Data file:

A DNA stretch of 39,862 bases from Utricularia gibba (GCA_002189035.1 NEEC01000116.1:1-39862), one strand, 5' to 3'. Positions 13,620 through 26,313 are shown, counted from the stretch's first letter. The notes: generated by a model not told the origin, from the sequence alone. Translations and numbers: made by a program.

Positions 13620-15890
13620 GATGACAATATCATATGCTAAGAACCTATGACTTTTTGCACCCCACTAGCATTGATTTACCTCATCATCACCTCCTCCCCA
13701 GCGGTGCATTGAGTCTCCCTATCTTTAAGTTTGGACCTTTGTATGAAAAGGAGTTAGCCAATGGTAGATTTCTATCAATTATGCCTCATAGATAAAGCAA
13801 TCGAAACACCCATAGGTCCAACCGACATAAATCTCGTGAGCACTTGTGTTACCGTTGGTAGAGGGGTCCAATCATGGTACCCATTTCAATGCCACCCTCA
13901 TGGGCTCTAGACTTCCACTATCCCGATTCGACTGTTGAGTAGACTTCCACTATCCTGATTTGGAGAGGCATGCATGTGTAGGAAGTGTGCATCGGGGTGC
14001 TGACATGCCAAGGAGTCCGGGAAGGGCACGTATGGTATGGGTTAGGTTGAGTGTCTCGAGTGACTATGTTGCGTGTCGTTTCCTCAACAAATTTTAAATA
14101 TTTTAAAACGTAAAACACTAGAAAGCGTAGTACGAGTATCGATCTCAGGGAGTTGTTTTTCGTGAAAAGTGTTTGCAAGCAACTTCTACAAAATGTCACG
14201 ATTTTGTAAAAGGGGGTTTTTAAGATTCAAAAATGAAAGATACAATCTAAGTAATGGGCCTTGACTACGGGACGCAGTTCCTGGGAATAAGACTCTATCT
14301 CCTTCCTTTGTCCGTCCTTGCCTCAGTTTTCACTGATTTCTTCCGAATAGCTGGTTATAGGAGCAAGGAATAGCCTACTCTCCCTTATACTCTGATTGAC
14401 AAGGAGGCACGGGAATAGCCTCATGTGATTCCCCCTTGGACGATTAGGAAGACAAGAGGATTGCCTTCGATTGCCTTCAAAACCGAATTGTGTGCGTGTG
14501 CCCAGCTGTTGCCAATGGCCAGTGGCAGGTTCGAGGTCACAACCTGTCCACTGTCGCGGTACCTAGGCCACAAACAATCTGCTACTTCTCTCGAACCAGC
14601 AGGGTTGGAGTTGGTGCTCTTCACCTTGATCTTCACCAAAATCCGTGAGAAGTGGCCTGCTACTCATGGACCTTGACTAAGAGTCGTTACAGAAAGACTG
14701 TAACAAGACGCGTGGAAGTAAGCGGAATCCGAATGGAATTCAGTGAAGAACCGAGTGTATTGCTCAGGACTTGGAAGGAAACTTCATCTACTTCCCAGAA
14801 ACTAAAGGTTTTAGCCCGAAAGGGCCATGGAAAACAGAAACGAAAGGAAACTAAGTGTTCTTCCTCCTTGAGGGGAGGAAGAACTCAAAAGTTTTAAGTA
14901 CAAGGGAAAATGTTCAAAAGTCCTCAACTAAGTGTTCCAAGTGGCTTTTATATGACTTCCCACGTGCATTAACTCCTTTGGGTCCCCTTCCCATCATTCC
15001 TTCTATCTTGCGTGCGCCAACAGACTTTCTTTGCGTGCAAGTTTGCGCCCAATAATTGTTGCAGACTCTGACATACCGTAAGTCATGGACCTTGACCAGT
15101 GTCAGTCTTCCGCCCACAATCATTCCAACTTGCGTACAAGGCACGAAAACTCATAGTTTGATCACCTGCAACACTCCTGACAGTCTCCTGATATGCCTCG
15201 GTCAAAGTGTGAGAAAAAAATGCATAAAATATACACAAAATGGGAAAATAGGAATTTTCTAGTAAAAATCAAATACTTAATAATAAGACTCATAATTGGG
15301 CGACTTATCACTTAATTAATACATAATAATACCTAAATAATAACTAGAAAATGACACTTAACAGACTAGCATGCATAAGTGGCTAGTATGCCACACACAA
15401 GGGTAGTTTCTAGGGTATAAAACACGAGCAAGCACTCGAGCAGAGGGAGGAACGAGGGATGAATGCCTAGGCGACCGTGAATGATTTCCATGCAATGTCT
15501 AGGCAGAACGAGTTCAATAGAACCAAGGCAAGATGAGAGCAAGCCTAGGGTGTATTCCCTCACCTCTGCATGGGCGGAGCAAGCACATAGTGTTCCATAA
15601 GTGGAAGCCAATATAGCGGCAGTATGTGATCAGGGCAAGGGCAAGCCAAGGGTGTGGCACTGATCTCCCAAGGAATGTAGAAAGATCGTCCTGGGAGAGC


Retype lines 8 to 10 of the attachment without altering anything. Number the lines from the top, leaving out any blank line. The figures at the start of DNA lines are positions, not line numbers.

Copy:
14101 TTTTAAAACGTAAAACACTAGAAAGCGTAGTACGAGTATCGATCTCAGGGAGTTGTTTTTCGTGAAAAGTGTTTGCAAGCAACTTCTACAAAATGTCACG
14201 ATTTTGTAAAAGGGGGTTTTTAAGATTCAAAAATGAAAGATACAATCTAAGTAATGGGCCTTGACTACGGGACGCAGTTCCTGGGAATAAGACTCTATCT
14301 CCTTCCTTTGTCCGTCCTTGCCTCAGTTTTCACTGATTTCTTCCGAATAGCTGGTTATAGGAGCAAGGAATAGCCTACTCTCCCTTATACTCTGATTGAC